Recognizing the growing importance of trade in services, ASEAN member states have formally committed their joint efforts to work towards the free movement of services in the region through the ASEAN Framework Agreement (AFAS), signed on 15 December 1995 by asean economic ministers (EMA) at the 5th ASEAN Summit. The adoption of the ASEAN Economic Community (ACS) by ASEAN Heads of State and Government at the 13th ASEAN Summit held in Singapore on 20 November 2007 is an important milestone in the history of services liberalization in ASEAN, as in other ASEAN economic regions. With the ACS blueprint, ASEAN formalized and strengthened its efforts to further liberalize the objective of freedom to provide services, in line with the semi-annual objectives and thresholds set out in the ACS blueprint, as well as other parameters defined by Ministers. The workshops addressed topics such as negotiation approaches for trade in services, introduction to the negative list approach, the practice of reading and writing negative lists and the implementation of positive lists on negative lists. These workshops were funded mainly by the Ministry of Economy, Trade and Industry (METI), Japan. The partnership with ERIA as part of ERIA`s Capacity Building programme, funded by the Australian Government, broadened the perspectives shared with participants by involving Australian co-facilitators. The evaluation was also conducted to determine the value of implementing this capacity building programme for the identified WHA. JAKARTA, 23 October 2020 – On 7 October 2020, ASEAN Economic Ministers signed the ASEAN Trade in Services Agreement (ATISA). The agreement reaffirms ASEAN`s commitment to free and open trade and regional economic integration in the face of the multiple current challenges of trade tensions, global pandemics and economic uncertainties. Since the signing of AFAS, officials from ASEAN member states have been working to achieve AFAS` goal of creating freer trade in services in the region.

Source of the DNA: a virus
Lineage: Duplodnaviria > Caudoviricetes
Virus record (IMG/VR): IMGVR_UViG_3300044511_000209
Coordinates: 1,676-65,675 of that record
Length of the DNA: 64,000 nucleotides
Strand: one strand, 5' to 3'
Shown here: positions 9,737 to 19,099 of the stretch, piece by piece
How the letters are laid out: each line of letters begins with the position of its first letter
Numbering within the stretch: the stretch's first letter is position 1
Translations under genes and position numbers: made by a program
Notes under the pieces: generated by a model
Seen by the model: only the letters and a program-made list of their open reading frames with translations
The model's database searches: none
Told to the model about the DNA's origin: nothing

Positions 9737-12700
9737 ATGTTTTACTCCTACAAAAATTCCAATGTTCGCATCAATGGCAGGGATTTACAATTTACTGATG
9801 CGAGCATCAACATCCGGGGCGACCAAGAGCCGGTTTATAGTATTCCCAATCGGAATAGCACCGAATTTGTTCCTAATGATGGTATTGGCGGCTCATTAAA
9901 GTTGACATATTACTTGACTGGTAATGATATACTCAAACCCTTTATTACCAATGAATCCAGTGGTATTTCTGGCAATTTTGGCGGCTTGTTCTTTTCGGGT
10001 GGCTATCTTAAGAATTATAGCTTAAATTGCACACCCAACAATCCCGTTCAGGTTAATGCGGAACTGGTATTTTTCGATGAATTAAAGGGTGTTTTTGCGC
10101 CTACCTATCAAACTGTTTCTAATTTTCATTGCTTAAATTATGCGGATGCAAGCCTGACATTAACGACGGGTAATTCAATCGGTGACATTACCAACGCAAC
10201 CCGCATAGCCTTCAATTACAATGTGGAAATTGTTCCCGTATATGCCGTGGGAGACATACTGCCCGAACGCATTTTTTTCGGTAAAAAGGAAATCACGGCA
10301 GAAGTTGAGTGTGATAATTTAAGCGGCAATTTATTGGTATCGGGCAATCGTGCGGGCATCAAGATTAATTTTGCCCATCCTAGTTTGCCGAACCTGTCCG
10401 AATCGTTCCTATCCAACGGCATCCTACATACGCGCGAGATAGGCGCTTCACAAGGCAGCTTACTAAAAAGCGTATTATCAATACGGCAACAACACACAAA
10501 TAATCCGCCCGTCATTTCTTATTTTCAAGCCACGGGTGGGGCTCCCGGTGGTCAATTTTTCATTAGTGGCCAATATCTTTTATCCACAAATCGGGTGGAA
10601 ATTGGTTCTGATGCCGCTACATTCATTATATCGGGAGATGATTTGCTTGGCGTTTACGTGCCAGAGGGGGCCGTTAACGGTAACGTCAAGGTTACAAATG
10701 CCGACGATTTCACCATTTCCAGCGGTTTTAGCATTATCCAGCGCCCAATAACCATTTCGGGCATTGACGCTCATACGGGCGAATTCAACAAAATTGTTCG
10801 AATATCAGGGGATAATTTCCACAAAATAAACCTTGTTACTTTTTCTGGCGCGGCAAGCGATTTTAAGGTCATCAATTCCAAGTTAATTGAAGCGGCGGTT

This operation was implemented through rounds of negotiations that resulted in packages of commitments defining the obligations of each ASEAN Member State in different services sectors/subsectors and types of supply. Since 1 January 1996, ASEAN has concluded ten packages of AFAS commitments signed by the MEA in five rounds of negotiations. These packages provide details on the obligations of different ASEAN Member States in different services sectors and subsectors. In addition, there were seven additional commitments for financial services under AFAS, signed by the AFMM (second, third, fourth, fifth, sixth, seventh and eighth sets of financial services commitments under AFAS) and eight other packages of commitments under AFAS signed by ATM (fourth, fifth, sixth, seventh, eighth, ninth, tenth and eleventh packages of commitments for air services under AFAS). . . .